Tower Health updates COVID-19 visitation policy

Tower Health has announced changes in its visitation for hospitals in its network, including Reading Hospital in West Reading and Pottstown Hospital in Pottstown.

The changes are aimed to protect patients, staff and the community as the number of COVID-19 cases rise.

Starting Nov. 27, no visitors, except those deemed medically necessary, will be allowed in the hospital.

Some exceptions will be made.

In hospital adult inpatient units:

  • Two visitors for end-of-life patients.
  • Two visitors for COVID-19 positive patients at the end-of-life.
  • Visitors for COVID-19 positive patients who are not end-of-life are permitted only by exception based on clinical judgment.
  • Patients with disabilities (including those who are suspected or confirmed to have COVID-19) may have one designated support person or guardian stay with them during hospital visiting hours, and one visitor may remain overnight if the hospital can accommodate them.


In NICU, inpatient pediatric units, emergency departments, and physician practices:

  • Parents and guardians of pediatric and NICU patients are permitted.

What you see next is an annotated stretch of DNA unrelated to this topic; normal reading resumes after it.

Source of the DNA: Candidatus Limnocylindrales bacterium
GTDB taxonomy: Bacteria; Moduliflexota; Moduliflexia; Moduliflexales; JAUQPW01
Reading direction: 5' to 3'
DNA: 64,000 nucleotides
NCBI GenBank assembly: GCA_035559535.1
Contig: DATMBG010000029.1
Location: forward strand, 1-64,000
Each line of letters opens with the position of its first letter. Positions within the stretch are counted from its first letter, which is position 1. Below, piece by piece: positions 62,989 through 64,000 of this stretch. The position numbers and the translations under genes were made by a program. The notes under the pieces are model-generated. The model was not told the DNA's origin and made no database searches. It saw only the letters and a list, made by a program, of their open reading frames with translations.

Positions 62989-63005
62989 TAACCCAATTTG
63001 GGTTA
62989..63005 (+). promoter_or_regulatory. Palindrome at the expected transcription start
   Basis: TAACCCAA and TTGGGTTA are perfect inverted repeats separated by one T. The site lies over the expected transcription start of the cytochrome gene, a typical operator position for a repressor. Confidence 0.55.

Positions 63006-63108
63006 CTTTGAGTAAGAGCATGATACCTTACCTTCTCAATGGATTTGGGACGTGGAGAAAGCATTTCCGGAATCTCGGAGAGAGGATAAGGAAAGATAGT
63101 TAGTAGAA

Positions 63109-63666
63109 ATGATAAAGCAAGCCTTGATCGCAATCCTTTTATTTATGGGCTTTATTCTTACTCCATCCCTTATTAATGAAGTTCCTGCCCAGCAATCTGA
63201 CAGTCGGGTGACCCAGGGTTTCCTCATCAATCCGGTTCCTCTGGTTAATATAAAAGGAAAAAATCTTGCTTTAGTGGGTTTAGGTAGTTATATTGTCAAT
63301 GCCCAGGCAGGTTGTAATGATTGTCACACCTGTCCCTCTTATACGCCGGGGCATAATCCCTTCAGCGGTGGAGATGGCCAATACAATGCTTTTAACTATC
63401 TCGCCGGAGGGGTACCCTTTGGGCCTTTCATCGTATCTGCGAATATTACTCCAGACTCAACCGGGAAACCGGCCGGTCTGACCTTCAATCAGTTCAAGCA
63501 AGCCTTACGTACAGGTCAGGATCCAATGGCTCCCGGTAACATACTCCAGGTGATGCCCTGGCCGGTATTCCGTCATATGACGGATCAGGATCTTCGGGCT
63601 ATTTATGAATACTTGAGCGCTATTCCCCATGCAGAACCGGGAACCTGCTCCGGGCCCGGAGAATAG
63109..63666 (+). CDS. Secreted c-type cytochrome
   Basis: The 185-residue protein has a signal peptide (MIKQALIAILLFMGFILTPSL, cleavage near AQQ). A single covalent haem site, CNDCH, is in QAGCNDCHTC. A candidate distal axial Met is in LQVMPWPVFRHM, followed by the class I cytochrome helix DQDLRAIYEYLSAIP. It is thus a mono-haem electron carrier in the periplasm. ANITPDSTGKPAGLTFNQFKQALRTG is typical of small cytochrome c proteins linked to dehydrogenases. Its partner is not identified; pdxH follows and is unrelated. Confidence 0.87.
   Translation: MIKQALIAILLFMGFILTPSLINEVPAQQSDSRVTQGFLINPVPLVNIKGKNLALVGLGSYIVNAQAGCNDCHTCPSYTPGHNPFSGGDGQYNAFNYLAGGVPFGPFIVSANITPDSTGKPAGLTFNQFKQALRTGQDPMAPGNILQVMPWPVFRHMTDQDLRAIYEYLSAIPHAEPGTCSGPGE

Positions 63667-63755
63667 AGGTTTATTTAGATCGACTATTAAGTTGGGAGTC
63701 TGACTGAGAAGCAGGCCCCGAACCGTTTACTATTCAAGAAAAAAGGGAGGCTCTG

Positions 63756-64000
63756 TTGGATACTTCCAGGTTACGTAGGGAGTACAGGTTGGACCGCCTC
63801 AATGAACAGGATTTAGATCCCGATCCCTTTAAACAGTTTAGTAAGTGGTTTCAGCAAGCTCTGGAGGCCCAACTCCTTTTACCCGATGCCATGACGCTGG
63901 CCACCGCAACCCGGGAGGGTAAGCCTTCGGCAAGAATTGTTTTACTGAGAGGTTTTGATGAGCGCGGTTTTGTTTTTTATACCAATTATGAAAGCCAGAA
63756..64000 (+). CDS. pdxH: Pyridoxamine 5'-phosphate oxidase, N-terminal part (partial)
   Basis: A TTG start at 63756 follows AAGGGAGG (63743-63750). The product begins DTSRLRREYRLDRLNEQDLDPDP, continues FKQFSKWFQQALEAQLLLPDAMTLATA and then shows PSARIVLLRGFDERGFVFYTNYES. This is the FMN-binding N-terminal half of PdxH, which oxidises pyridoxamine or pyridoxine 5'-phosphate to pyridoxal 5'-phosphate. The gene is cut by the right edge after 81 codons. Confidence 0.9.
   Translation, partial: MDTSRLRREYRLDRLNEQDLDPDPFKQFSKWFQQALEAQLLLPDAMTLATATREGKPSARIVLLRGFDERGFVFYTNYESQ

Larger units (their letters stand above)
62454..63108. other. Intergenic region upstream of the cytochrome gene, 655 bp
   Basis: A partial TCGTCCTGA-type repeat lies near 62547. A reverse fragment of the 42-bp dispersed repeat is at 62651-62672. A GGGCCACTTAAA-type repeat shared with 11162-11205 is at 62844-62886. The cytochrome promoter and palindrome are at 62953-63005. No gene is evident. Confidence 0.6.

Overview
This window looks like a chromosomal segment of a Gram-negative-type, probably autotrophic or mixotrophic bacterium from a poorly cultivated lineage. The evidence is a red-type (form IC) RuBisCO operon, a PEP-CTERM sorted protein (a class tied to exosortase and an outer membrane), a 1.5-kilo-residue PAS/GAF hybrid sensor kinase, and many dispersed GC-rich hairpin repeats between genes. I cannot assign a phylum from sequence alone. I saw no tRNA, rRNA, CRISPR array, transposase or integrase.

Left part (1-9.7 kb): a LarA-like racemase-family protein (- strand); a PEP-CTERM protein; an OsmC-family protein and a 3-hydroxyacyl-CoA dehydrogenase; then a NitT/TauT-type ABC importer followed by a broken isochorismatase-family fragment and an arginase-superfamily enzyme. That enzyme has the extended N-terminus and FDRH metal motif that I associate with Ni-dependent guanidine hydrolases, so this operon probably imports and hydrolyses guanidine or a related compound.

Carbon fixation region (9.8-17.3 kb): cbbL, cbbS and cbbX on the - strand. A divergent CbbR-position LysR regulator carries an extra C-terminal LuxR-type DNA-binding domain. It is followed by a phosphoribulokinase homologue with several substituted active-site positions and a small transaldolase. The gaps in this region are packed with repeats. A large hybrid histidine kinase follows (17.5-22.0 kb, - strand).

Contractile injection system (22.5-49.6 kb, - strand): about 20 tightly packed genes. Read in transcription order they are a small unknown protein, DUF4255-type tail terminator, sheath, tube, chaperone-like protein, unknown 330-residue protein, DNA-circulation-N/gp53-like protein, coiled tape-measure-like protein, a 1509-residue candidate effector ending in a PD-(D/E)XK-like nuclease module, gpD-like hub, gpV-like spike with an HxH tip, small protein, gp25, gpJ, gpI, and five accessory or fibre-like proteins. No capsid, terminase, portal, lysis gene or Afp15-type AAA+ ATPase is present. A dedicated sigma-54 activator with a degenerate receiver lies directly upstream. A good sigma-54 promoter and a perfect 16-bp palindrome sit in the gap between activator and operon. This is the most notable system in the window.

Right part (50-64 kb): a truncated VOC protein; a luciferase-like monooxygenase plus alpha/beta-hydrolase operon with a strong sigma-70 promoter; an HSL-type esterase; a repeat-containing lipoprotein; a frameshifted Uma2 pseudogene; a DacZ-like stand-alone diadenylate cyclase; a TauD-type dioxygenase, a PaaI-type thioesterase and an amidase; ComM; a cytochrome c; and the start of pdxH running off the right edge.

• Identified times for NICU visitation may be implemented, and the number of parents visiting the NICU at same time may be limited based on the number of patients and capacity to assure social distancing and protection of patients, staff, and visitors.


In maternity units:

  • One designated support person is permitted.
  • Doulas are considered part of the care team and are permitted.


In emergency departments and psychiatric emergency departments:

  • One visitor per patient in the emergency department only when the patient is a minor (under 18), the patient has a disability, or the visitor is the patient’s communicator and in specific cases of interpreter need.


At Reading Hospital Rehabilitation at Wyomissing:

  • No visitors, except those deemed medically necessary, will be permitted.
  • No children under the age of 18 or pets will be permitted.


Patients who are not suspected or confirmed to have COVID-19 may receive religious services from clergy.

A patient’s care team will decide on a case-by-case basis whether having a visitor is clinically appropriate, including when the visitor is a family member supporting the patient by providing care.

There are also changes to outpatient services.


In surgical and outpatient procedure departments:

  • One support person may accompany patient for outpatient and same-day surgery or procedure.